I had to deal with this issue in my own novel, which is set on a ranch in the western part of Montana in 1886. There are no Indians in my story, because by that time most of the native population was stuck on the various Montana reservations and didn't mix with the rest of the population any more—although that is going to change if I ever get around to Book 3. However, I do have a scene where one of my main characters discusses her past encounters and her family's friendship with a small band of Blackfoot that passed through at one point, when she was still a child, and she makes the point that she misses them and wonders what happened to them. There were quite a number of Chinese laborers around at the time of my story, having finished work on the Northern Pacific a few years before, but my characters don't encounter any of them in the course of my plot. However, another character does mention how they were being mistreated by some members of the people in the neighbouring town—which the Chinese immigrants were at the time.

    One of my minor characters unexpectedly presents a racist attitude as part of the plot, and he gets very short shrift from my other characters.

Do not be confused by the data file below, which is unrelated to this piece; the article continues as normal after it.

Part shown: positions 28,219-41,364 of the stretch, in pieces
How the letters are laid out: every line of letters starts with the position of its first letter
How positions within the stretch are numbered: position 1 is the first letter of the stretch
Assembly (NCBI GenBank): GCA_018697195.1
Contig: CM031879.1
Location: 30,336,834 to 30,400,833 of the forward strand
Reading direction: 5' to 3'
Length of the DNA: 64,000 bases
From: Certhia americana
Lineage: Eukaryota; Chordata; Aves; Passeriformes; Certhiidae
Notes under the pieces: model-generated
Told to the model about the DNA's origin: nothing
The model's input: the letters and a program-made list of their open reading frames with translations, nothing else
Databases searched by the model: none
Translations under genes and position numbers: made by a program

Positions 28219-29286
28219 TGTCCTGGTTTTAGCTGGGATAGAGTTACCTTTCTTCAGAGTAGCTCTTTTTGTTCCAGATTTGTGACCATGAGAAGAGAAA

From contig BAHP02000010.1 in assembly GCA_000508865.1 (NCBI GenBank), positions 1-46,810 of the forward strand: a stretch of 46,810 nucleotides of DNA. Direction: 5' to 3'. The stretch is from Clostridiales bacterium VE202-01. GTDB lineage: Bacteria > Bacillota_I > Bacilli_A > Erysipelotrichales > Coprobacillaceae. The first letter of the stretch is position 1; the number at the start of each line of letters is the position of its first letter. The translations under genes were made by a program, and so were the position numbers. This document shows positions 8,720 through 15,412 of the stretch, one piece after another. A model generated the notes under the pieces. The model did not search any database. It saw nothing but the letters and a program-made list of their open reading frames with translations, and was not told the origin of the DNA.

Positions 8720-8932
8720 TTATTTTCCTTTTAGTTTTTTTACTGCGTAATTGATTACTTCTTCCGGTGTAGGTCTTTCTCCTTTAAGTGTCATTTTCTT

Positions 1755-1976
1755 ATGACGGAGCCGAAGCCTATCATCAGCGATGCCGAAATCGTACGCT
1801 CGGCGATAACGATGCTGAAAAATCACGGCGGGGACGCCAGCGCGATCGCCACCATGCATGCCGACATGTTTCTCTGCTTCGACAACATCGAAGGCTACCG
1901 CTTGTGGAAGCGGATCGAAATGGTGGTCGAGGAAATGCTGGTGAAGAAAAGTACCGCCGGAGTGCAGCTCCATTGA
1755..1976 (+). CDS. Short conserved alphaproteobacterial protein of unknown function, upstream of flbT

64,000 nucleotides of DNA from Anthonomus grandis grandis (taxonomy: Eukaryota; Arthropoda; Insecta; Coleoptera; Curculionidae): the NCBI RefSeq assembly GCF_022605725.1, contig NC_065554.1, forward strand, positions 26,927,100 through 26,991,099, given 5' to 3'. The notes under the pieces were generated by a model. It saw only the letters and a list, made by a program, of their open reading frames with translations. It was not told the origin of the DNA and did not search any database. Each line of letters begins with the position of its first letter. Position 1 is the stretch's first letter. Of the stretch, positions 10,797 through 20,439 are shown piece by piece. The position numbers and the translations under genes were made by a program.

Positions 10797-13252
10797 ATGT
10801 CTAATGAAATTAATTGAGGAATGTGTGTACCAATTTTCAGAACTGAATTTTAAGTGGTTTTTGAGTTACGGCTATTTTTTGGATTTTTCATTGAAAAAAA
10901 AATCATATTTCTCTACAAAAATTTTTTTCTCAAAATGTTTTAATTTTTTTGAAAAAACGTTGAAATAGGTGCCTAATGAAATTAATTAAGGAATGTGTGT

So while I haven't been inclusive (the way my story is set up, that would have felt like tokenism) I have made it very clear that the West of that period was not populated only by WASPS. And I've made it very clear that my characters are not racist, and the women speak for themselves.
     
    Last edited: May 27, 2020
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  14. Roberta Parsnip

    Roberta Parsnip New Member

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    The only diversity that matters is the diversity of ideas. I say that as a bisexual woman. And I through and through believe that from start to finish.